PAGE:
The next day was another reasonably early wakeup, with plans to have a wonder round Old Delhi (which I only remembered very vaguely, as a stressful road crossing and an incredibly knowledgeable guide whose tour I couldn’t hear a word of). We made it out only a bit later than planned (we’re getting worse and worse with our allotted faffing time) and caught the metro to Chandni Chowk, with hopes of walking out of the metro and straight into the crowded stalls and cramped streets of the Old Delhi I remember. Unfortunately it turned down I didn’t have a flipping clue where it was that we’d been taken the last time, and after meandering aimlessly for a little while we decided to give in to the umpteen offers of a rickshaw tour. Though I generally rile against the idea of having a guided tour to anywhere (for no legitimate reason), it actually turned out to be a really good plan. All I remember of my last cycle rickshaw experience was a vague feeling that I should probably lose some weight, with a hefty side-order of guilt, as the poor skinny Indian man puffed his way down the street to our apartment with us in tow. This time it was much more fun. Old Delhi by rickshaw was a brilliant way to do it – less time to aimlessly browse the manifold stalls, because of course the guides wanted to make sure we had enough time to spend in the shop at the end (sigh), but a great way to feel like you were fully absorbed into the chaos of it all. Our driver took us to various different bits of the market, to look at spices and dried chillies and to see a rooftop view of the streets. We sampled some Indian cinnamon (actually delicious: it’s a lot sweeter than its British counterpart), Replacement Oscar (whose name is Grant, by the way) bought some of the World’s Hottest Chillies, and I declined to taste a type of salt that the shop owner claimed tasted like eggs because the look on Kate’s face fully confirmed the fact.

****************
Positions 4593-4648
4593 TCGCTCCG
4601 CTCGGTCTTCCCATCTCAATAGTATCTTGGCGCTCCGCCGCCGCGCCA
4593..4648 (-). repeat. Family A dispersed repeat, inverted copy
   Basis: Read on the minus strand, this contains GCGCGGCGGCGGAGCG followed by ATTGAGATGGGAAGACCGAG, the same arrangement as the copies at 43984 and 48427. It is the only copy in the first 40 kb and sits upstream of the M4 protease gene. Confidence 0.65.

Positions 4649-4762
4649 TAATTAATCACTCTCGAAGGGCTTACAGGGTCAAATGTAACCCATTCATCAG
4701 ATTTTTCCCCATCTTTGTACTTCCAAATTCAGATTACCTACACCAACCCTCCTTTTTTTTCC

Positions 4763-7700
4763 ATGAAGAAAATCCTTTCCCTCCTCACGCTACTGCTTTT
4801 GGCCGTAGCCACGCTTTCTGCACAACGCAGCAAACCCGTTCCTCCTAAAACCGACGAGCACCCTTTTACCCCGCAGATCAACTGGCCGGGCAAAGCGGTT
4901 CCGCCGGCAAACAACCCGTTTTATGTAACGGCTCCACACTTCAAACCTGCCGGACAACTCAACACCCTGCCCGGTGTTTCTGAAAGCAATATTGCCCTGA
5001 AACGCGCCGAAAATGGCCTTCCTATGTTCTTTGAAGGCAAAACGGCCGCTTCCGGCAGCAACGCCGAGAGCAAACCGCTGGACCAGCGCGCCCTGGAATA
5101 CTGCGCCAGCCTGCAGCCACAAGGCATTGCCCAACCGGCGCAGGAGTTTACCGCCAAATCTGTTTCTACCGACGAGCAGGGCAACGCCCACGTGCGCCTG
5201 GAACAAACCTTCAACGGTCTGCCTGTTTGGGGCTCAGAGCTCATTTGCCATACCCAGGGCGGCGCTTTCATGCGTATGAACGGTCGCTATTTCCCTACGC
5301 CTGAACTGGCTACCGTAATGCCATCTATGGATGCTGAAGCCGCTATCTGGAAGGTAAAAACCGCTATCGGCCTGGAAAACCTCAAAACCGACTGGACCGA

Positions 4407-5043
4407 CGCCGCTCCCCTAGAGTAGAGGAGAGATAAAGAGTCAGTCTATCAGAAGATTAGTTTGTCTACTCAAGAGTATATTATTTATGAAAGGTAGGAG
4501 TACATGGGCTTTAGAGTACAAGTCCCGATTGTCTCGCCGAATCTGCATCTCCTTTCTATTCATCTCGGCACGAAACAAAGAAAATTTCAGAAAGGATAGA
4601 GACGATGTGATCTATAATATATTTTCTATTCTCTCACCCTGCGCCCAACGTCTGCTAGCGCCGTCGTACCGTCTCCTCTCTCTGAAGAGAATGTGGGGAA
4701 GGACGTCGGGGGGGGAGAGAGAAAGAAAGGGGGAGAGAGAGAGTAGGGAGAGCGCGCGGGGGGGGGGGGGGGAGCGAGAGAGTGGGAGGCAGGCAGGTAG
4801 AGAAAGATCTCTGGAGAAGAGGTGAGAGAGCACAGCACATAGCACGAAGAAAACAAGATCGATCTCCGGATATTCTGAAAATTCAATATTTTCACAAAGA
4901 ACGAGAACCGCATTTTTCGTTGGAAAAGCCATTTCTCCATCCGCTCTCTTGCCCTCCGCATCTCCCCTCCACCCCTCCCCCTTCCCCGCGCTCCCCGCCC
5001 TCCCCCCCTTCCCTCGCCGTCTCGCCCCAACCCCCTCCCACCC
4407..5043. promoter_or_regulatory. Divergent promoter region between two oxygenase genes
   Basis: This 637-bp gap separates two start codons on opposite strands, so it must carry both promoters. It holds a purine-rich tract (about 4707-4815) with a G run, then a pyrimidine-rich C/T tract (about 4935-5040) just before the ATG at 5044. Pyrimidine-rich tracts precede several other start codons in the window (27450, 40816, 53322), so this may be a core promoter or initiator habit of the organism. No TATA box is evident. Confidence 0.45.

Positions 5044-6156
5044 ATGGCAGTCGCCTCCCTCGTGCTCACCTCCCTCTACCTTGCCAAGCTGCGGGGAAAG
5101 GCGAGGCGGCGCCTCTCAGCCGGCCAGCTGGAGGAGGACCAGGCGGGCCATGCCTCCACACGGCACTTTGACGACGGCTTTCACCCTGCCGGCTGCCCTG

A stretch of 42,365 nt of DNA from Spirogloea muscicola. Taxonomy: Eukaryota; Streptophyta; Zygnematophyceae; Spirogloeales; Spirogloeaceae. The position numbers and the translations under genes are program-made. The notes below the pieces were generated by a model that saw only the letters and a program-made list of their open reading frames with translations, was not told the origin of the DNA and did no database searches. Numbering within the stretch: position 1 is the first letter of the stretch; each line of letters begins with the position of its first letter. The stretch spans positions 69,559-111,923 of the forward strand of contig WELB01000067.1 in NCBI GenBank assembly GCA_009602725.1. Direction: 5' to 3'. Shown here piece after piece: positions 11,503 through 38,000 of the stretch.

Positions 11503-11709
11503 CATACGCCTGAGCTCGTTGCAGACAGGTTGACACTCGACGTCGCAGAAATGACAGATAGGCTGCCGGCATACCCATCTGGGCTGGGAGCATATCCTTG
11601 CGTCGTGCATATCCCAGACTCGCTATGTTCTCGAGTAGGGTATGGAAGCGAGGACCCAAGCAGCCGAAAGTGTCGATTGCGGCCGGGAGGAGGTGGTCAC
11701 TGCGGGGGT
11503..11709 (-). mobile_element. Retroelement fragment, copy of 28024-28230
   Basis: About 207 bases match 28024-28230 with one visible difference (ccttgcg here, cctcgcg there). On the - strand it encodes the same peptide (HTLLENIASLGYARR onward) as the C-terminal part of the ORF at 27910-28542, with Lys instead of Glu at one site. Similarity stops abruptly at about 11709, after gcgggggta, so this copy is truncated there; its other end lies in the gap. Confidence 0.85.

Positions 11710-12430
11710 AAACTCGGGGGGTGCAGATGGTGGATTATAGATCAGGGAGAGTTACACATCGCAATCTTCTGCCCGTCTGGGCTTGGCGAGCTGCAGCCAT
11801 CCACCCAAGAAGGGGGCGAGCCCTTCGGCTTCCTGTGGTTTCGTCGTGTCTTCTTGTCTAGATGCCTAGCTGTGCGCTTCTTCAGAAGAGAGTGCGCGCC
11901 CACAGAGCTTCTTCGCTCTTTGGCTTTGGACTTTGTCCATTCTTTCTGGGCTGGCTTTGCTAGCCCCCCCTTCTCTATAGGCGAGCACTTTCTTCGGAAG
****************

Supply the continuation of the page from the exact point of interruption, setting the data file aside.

We were set to meet a friend of Tyler’s at Red Fort (yet another Durham student in Delhi, what is this conspiracy), so after we’d gone through the rigmarole of feigning interest in overpriced “100% silk” scarves, we got the rickshaw to drop us off there. Our nice morning was slightly spoilt by the rickshaw driver trying to eke more money out of us as a tip, but we were all pretty much of the opinion that if you don’t name a price you’re happy with then it’s your own silly fault, and felt no qualms about sticking with the 100 extra rupees we’d felt was deserved. We met Meg and Guy at the entrance to the fort and spent an enjoyable afternoon wandering round the complex, repeatedly getting whistles blown at us for trying to make up our own version of the route, shuffling from fan to fan in the museum exhibits, and after a while just pretending to read the informative signs. India is really hot, OK?

Much as I am a fan of historic monuments, easily the best part of the day was getting picked up by Meg’s driver in their family’s air conditioned Landrover, being driven through the streets of Delhi to their incredible palace of a house, and treated to an amazing South Indian meal, with dosas and idli sambar and coconut chutney and pakoda and delicious, delicious gulab jamun.

I really really like food.

After we’d eaten at least three times our bodyweight, thanked our hosts profusely, and done our level best to overturn Meg’s refusal to let us help clear up, we got driven back to the hostel, with a promise of meeting up later for drinks (sound familar?).

I’ll leave the retelling of that night for tomorrow, because it’s half one in the morning (why is it always half one in the morning?) and I’m tired and ill (only I could come to India and get a cold instead of Delhi belly); but suffice it to say it involves three bars, an old friend, and Delhi’s answer to Klute.

If that’s not reason enough to check back tomorrow, then I don’t know what is.